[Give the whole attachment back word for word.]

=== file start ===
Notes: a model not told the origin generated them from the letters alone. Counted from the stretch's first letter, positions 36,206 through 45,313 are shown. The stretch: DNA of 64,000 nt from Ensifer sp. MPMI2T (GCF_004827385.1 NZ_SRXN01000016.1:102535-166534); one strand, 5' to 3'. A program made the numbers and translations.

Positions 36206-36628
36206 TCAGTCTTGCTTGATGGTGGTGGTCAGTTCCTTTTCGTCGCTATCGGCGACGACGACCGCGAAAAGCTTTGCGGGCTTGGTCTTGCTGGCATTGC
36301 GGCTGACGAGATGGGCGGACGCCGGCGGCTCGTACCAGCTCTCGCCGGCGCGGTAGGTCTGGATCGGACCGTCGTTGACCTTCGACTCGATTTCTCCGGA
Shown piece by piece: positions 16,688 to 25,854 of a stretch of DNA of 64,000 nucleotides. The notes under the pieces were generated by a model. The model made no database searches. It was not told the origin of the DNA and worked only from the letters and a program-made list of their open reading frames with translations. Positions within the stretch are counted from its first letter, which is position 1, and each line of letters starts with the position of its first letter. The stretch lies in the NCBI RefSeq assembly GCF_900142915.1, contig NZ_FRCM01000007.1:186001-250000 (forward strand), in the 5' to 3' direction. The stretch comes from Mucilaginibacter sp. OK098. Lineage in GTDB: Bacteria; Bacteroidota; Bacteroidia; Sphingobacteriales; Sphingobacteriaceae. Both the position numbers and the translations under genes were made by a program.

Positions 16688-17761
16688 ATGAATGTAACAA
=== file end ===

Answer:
Notes: a model not told the origin generated them from the letters alone. Counted from the stretch's first letter, positions 36,206 through 45,313 are shown. The stretch: DNA of 64,000 nt from Ensifer sp. MPMI2T (GCF_004827385.1 NZ_SRXN01000016.1:102535-166534); one strand, 5' to 3'. A program made the numbers and translations.

Positions 36206-36628
36206 TCAGTCTTGCTTGATGGTGGTGGTCAGTTCCTTTTCGTCGCTATCGGCGACGACGACCGCGAAAAGCTTTGCGGGCTTGGTCTTGCTGGCATTGC
36301 GGCTGACGAGATGGGCGGACGCCGGCGGCTCGTACCAGCTCTCGCCGGCGCGGTAGGTCTGGATCGGACCGTCGTTGACCTTCGACTCGATTTCTCCGGA
Shown piece by piece: positions 16,688 to 25,854 of a stretch of DNA of 64,000 nucleotides. The notes under the pieces were generated by a model. The model made no database searches. It was not told the origin of the DNA and worked only from the letters and a program-made list of their open reading frames with translations. Positions within the stretch are counted from its first letter, which is position 1, and each line of letters starts with the position of its first letter. The stretch lies in the NCBI RefSeq assembly GCF_900142915.1, contig NZ_FRCM01000007.1:186001-250000 (forward strand), in the 5' to 3' direction. The stretch comes from Mucilaginibacter sp. OK098. Lineage in GTDB: Bacteria; Bacteroidota; Bacteroidia; Sphingobacteriales; Sphingobacteriaceae. Both the position numbers and the translations under genes were made by a program.

Positions 16688-17761
16688 ATGAATGTAACAA